– featured image courtesy of dominic ferris –
ryan pollie’s brisk, twenty-five minute new self-titled album is bookended by a pair of choral tracks, brief exercises that retain a remarkably cleansing effect. in the past year or so, pollie relinquished his nom de guerre of los angeles police department, battled cancer, and wrote many of the songs that would wind up on this record, but not necessarily in that order; he received his diagnosis after much of the album was complete, putting those songs – and their existential themes of mortality – into a slightly more immediate context.
under his own name, ryan pollie is much more clear-eyed in his approach to songwriting. the hazy ennui that dotted his output as los angeles police department – a perfect analog to one’s mid-twenties – has disappeared, bucolic slide guitars, straight-ahead acoustic strumming, and detuned piano chords reigning supreme.
breezy though its contents may be, ryan pollie’s aural affect is at times belied by its namesake’s lyrical tone; the plaintive refrain of “my god’s insane” on “aim slow” might serve as a mantra for the entire album, an attempt to explain the inexplicable. “only child” finds pollie addressing his diagnosis and its accompanying uncertainty head-on, while “raincoat” is a brief, heartbreaking ode to a relationship’s end.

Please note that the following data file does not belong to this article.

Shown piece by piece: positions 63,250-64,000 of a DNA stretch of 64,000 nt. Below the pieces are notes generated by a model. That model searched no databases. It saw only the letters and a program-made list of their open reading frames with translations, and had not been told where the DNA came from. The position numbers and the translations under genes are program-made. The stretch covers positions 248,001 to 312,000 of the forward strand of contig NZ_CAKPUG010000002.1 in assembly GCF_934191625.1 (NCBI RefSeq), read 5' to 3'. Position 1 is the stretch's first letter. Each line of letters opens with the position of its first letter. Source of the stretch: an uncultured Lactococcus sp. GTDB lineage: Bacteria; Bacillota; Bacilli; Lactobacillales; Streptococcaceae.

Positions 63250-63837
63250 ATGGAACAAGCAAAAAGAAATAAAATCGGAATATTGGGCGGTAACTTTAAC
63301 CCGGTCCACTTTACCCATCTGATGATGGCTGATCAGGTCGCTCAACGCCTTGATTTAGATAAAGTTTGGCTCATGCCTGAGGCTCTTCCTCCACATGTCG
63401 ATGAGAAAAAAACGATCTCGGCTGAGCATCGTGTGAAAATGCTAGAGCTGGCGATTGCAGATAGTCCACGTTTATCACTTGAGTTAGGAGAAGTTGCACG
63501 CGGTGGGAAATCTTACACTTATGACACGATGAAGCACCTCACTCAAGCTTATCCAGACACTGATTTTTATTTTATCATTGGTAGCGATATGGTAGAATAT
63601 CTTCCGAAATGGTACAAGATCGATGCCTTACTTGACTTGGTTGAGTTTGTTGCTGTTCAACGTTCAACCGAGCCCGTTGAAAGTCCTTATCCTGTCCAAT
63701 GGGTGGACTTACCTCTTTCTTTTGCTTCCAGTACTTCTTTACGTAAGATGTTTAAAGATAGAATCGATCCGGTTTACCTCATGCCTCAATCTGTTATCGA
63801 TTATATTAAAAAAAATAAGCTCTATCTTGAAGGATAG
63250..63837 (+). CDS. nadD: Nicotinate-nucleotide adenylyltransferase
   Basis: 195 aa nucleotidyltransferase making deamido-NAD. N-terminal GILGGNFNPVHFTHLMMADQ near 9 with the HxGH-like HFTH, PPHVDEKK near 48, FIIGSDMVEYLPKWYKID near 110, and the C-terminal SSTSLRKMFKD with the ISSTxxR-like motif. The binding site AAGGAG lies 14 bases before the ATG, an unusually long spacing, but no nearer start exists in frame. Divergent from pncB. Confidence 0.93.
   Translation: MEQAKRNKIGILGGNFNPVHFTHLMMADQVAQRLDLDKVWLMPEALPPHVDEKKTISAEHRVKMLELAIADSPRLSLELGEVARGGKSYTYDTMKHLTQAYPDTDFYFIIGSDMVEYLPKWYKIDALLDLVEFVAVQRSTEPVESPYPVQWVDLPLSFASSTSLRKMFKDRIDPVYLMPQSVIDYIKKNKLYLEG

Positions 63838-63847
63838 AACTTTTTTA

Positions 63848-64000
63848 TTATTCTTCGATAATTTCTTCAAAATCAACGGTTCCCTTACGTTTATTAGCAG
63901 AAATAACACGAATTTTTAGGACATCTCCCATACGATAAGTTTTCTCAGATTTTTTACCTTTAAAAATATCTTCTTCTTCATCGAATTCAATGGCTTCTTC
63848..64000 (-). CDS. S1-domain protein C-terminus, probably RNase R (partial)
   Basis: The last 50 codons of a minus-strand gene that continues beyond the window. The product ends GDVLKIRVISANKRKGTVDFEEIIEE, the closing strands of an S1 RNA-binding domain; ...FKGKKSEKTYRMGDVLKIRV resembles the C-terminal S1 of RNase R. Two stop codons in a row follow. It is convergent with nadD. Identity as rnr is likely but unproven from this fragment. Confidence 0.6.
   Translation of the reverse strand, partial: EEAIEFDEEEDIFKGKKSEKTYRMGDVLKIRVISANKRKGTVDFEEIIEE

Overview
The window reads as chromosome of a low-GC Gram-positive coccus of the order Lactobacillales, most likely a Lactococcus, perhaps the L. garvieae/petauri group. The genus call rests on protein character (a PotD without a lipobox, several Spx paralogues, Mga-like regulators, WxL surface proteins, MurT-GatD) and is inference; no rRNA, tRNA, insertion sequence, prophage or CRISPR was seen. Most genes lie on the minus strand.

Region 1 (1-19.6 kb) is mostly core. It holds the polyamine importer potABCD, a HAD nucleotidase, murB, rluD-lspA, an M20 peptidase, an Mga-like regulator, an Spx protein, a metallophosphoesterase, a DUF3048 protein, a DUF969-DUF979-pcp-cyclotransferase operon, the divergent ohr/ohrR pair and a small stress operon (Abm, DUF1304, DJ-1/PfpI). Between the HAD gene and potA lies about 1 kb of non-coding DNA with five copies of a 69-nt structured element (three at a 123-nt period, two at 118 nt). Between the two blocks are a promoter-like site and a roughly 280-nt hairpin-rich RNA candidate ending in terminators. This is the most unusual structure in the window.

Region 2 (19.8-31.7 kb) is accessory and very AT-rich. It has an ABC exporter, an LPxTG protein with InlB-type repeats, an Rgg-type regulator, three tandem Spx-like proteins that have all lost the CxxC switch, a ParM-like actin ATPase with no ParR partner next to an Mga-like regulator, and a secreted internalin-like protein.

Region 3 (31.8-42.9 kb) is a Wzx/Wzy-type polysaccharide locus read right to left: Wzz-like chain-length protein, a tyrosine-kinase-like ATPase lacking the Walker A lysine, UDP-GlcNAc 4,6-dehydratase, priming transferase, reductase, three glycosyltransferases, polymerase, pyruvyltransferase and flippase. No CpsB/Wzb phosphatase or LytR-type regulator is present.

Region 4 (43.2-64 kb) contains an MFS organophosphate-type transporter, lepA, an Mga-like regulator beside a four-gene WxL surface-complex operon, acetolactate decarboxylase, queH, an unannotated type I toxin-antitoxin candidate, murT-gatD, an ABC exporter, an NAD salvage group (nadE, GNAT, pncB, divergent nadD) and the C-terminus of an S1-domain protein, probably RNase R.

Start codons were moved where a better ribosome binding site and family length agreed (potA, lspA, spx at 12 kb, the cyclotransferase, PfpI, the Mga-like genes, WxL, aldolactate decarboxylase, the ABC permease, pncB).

the nostalgia of pollie’s earlier work as los angeles police department has throughlines in cuts like “leaving california” and “eyes of vermont,” both awash in images of childhood and home. taken in as a whole, this ten-song collection serves as a potent snapshot of pollie’s current existence, its delivery done in a timeless fashion.
we recently caught up with pollie via e-mail to discuss 1970s singer-songwriters, the fruits of collaboration, and his lingering affinity for new england. check out the transcript, lightly edited for clarity, below.
this is your first album under your own name after a handful as los angeles police department. was there anything in particular that led to you shedding that moniker?
totally. the past few years i’ve been getting heavy into singer-songwriters from the early 1970s. whether american, english, irish, japanese – most of the artists i fell for were making music so personal that the subject matter and the tone was so closely linked to the writer. like graham nash or jackson nrowne both writing really personal break-up albums (both about joni mitchell) – there was just no separation between the songs and the songwriter.
i came to kind of an existential moment where it felt like by shedding a “band name,” i was able to dig a little deeper with what i had to say and how i wanted to represent myself with my art. once i made the decision, it really provided a new space for me to grow as an artist, i think.
you wrote most of this album, which tends to grapple with mortality and the general essence of being, before receiving a cancer diagnosis. did you subsequently find yourself ascribing new meaning to those completed songs, or a new perspective on the contents and scope of the album?